In a recent study, Goudriaan et al. [15
] showed similar cue reactivity-related brain activations as reported by Crockford et al. [14
] in pathological gamblers (n
17) compared with NCs (n
17). In this fMRI study, participants viewed gambling pictures and neutral pictures while being scanned. When viewing gambling pictures versus neutral pictures, higher bilateral parahippocampal gyrus, right amygdala, and right DLPFC activity was found in problem gamblers relative to NCs. Furthermore, a positive relationship was found between subjective craving for gambling after scanning in problem gamblers and BOLD activation in the ventrolateral prefrontal cortex, left anterior insula, and left caudate head when viewing gambling pictures versus neutral pictures.
Finally, in a recent gambling paradigm study, 12 problems gamblers and 12 frequent (nonproblem) gamblers were asked to play a blackjack gambling game while fMRI scans were obtained [16
]. The game consisted of trials with a high risk of losing and trials with a low risk of losing. Problem gamblers showed a signal increase in thalamic, inferior frontal, and superior temporal regions during high-risk trials and a signal decrease in these regions during low-risk trials, whereas the opposite pattern was observed in frequent gamblers. Miedl and colleagues [16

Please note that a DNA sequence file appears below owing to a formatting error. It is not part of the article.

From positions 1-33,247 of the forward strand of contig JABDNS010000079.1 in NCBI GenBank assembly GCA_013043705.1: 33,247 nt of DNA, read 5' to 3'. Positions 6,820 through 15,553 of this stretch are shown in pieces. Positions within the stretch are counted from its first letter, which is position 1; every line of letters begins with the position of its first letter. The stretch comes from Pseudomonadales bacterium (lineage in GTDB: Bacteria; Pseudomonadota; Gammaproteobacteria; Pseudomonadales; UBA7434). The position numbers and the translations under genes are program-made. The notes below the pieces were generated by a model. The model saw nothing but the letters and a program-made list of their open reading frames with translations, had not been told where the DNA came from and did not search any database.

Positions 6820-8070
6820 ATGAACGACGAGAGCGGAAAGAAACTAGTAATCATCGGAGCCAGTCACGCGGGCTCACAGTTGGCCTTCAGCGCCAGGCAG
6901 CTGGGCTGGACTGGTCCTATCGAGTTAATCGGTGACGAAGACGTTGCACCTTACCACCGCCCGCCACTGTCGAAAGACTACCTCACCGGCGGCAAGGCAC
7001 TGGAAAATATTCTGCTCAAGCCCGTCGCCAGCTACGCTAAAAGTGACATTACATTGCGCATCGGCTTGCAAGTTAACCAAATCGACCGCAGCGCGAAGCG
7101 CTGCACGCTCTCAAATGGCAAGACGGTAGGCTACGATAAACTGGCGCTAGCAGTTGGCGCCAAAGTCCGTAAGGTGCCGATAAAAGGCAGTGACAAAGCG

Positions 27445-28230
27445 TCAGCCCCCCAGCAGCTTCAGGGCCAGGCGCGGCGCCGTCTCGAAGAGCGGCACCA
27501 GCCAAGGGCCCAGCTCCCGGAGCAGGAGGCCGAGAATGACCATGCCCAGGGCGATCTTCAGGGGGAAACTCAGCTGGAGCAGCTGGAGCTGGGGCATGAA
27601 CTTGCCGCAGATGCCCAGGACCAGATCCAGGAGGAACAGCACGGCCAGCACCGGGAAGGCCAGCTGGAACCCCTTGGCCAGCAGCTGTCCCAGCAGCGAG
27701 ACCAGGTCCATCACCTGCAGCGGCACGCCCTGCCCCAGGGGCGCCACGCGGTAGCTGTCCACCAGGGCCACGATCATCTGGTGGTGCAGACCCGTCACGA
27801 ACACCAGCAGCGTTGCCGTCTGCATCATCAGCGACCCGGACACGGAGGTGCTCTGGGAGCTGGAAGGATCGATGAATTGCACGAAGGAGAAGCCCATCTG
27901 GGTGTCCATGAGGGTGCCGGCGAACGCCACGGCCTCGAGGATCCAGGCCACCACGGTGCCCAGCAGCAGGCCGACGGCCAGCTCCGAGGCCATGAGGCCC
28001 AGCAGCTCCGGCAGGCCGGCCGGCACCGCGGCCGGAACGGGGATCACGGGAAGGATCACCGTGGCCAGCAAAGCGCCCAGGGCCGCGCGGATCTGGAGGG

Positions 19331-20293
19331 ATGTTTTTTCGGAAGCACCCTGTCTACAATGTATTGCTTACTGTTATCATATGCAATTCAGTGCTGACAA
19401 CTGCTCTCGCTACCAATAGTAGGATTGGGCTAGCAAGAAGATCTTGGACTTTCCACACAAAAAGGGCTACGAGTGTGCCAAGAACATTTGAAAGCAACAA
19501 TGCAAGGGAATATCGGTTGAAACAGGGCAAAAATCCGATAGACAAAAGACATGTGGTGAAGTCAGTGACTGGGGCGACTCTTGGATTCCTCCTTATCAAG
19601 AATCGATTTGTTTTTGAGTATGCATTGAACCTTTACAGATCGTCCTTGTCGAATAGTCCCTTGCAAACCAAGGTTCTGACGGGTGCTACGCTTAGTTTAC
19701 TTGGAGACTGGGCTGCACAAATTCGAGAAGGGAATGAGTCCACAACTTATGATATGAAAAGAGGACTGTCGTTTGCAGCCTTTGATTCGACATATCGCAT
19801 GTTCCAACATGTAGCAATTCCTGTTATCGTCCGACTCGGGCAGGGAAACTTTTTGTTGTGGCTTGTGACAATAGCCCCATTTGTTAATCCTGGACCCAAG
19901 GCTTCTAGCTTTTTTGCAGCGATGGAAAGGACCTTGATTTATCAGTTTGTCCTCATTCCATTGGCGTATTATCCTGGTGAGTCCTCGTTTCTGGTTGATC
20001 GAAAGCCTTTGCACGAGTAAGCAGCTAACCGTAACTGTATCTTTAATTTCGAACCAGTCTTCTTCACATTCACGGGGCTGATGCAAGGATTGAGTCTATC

] argued that the frontal-parietal activation pattern noted during high-risk trials compared with low-risk trials in problem gamblers reflects a cue-induced addiction memory network that is triggered by gambling-related cues. They suggested that high-risk situations might serve as an addiction cue in problem gamblers, whereas the low-risk situation signifies a “safe” hit in frequent gamblers. Interestingly, problem gamblers showed higher activity in dorsolateral prefrontal and parietal lobes compared with frequent gamblers while winning as compared with losing money, a network generally associated with executive function. However, activity patterns in limbic regions while winning compared with losing money were similar, which is at odds with earlier findings of reward processing in the studies by Reuter et al. [6
] and de Ruiter et al. [7
•]. Differences in the employed paradigms could explain the dissimilarities between these studies: whereas in the blackjack paradigm of Miedl and colleagues [16